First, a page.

Physical therapy addresses a wide range of disorders for people of all ages. Adults may need PT to focus on recovering from an injury or illness, for pain management or for other chronic conditions. Children with developmental delays, physical challenges or balance difficulties will gain critical skills, independence, and confidence while under the care of a VITAL physical therapist.
Individuals see physical therapists for a variety of reasons including:
- Improving mobility and flexibility
- Recovering from an injury
- Reducing pain in muscles and joints
- Preventing falls
- Improving balance and motor planning
- Increasing strength and endurance
How can I get my child started with PT?
You will first need an evaluation. Depending on your insurance plan, you may need to obtain a referral before your appointment is scheduled. On the day on your evaluations, which will take approximately an hour, please be prepared to provide your child’s medical history including developmental milestones, areas of difficulty, relationships with others. Your PT will check your child’s strength, development, and see how easily they can stand, walk, and complete tasks appropriate for their age.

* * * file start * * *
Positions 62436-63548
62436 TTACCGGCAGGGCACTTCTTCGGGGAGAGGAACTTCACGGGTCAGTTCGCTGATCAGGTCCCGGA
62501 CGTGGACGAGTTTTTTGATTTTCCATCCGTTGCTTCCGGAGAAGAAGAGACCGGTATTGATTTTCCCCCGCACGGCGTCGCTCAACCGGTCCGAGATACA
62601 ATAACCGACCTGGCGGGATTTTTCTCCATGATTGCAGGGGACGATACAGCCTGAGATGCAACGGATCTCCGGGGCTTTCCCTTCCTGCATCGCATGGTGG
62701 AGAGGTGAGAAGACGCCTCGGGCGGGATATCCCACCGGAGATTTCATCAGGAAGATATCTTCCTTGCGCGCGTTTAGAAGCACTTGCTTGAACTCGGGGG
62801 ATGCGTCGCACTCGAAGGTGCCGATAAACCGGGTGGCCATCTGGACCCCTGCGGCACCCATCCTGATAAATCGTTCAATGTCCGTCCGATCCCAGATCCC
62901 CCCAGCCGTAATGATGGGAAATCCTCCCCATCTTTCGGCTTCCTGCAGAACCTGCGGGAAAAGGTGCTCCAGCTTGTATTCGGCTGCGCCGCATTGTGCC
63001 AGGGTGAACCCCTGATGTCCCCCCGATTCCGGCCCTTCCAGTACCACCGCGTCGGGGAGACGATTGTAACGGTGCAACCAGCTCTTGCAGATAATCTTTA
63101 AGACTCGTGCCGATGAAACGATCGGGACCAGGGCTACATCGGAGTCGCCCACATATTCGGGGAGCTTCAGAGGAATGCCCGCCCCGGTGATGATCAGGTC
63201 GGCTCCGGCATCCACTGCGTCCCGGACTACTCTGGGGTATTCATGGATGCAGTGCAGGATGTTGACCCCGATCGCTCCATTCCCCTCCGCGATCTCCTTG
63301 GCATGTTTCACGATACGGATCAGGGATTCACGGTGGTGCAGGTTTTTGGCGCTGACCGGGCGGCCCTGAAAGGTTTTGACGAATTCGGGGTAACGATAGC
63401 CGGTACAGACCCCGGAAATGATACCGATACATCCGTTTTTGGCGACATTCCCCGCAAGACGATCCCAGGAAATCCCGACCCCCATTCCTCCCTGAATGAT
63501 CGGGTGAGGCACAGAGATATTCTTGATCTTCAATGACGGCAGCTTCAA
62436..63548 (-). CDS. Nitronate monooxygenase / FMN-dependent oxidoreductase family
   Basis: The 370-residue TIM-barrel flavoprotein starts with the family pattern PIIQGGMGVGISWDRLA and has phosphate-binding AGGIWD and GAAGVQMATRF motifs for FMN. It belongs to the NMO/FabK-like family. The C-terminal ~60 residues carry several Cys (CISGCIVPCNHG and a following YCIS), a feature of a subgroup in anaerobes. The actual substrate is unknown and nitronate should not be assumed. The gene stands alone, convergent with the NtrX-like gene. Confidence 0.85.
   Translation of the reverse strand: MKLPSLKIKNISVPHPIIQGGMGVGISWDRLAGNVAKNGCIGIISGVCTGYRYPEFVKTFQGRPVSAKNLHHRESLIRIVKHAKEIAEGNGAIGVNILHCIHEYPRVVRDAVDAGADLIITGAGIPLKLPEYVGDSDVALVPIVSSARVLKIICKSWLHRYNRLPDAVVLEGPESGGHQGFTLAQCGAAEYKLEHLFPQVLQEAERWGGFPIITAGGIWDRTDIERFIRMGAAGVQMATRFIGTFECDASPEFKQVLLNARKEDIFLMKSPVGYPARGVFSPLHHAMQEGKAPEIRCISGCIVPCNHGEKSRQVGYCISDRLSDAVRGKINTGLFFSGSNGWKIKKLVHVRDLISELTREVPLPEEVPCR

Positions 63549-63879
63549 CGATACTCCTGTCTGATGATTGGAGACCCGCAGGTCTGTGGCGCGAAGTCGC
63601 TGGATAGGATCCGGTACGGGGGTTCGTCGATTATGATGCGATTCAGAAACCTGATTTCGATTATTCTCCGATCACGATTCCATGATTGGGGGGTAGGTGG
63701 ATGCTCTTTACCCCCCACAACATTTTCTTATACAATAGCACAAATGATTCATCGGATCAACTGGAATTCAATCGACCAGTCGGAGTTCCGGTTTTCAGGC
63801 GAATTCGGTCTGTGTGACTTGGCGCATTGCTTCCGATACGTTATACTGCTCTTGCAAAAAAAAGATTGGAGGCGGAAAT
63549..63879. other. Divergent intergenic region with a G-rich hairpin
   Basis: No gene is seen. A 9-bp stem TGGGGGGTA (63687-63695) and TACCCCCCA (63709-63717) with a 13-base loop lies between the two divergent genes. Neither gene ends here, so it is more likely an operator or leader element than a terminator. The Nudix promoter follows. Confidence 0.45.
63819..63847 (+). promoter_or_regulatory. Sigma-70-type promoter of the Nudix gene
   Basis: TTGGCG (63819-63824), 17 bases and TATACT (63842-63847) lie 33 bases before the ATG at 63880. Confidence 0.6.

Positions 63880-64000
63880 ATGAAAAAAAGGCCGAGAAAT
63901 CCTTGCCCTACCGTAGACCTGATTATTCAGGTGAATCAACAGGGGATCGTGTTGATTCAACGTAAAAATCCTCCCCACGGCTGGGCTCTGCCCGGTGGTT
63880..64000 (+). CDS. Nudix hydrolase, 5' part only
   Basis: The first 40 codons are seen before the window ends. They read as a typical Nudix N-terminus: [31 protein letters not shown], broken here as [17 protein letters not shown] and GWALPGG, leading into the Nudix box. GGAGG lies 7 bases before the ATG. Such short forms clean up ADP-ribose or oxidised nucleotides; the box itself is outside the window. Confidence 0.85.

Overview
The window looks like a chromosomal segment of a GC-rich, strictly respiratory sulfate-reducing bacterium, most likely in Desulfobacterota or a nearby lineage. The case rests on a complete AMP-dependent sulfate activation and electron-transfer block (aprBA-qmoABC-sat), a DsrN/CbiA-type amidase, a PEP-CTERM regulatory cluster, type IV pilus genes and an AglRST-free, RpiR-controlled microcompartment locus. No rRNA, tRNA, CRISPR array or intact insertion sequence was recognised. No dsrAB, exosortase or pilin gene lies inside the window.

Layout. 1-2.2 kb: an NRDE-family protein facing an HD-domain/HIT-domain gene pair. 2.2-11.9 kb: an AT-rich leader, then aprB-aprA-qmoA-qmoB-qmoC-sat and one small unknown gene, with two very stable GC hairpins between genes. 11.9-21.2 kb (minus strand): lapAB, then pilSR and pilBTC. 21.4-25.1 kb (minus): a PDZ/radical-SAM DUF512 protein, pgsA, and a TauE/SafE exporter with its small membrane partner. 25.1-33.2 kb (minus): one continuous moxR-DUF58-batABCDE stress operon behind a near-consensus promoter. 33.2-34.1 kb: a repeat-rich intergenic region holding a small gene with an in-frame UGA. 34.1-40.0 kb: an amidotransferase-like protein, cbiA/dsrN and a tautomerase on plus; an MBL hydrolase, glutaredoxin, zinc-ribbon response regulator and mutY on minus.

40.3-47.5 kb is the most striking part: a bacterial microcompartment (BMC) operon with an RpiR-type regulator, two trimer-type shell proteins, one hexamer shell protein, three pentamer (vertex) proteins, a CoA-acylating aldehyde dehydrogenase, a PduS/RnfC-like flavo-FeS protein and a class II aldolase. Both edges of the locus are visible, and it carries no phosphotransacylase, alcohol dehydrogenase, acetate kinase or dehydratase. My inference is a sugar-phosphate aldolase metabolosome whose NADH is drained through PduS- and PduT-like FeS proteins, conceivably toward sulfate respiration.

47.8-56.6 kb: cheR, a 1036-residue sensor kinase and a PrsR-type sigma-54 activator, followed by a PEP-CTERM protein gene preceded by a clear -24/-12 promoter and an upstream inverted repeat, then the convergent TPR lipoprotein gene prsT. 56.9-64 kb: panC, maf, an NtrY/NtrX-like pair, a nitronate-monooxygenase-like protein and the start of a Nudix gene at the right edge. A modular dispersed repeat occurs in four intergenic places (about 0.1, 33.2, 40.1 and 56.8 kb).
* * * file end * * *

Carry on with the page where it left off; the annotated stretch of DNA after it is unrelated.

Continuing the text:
Following the evaluation, your PT will work with you to develop your child’s goals for success. This plan of care will follow them as they work to make progress. You will also discuss frequency of service as there is no one size fits all approach. Treatment options will vary for each child as will the duration of therapy.
What does an PT session look like?
Sessions are tailored to your child’s specific needs and challenges. Most sessions go for an hour but can be shortened if your child is not able to handle that amount of time to start. We work with each family to find the fit that is needed to support the child and the family where they are at. Physical therapy is about movement and play for young children. At VITAL we strive to make each session feel fun and engaging. More like play and less like work to make the gains needed. We include the family as appropriate so that you can see what we are doing and facilitate functional carry over at home with exercises and games for your child to work on to achieved goals.